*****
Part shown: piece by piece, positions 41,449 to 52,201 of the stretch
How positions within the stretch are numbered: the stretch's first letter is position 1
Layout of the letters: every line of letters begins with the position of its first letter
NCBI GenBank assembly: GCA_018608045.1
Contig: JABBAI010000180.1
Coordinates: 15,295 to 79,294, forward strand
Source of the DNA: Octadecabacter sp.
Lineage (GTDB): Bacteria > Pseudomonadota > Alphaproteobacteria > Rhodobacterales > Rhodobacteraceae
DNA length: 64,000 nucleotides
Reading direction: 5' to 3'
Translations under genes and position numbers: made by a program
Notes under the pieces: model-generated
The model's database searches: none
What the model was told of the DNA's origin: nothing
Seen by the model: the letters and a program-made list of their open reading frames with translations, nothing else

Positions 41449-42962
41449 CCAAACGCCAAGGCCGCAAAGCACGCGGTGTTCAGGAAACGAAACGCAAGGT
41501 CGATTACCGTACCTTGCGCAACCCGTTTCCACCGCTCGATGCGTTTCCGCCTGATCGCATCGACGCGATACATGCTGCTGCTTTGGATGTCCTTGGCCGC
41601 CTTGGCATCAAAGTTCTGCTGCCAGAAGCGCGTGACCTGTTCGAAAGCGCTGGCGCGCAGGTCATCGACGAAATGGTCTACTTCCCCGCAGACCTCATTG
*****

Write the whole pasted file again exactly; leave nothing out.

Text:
Part shown: piece by piece, positions 41,449 to 52,201 of the stretch
How positions within the stretch are numbered: the stretch's first letter is position 1
Layout of the letters: every line of letters begins with the position of its first letter
NCBI GenBank assembly: GCA_018608045.1
Contig: JABBAI010000180.1
Coordinates: 15,295 to 79,294, forward strand
Source of the DNA: Octadecabacter sp.
Lineage (GTDB): Bacteria > Pseudomonadota > Alphaproteobacteria > Rhodobacterales > Rhodobacteraceae
DNA length: 64,000 nucleotides
Reading direction: 5' to 3'
Translations under genes and position numbers: made by a program
Notes under the pieces: model-generated
The model's database searches: none
What the model was told of the DNA's origin: nothing
Seen by the model: the letters and a program-made list of their open reading frames with translations, nothing else

Positions 41449-42962
41449 CCAAACGCCAAGGCCGCAAAGCACGCGGTGTTCAGGAAACGAAACGCAAGGT
41501 CGATTACCGTACCTTGCGCAACCCGTTTCCACCGCTCGATGCGTTTCCGCCTGATCGCATCGACGCGATACATGCTGCTGCTTTGGATGTCCTTGGCCGC
41601 CTTGGCATCAAAGTTCTGCTGCCAGAAGCGCGTGACCTGTTCGAAAGCGCTGGCGCGCAGGTCATCGACGAAATGGTCTACTTCCCCGCAGACCTCATTG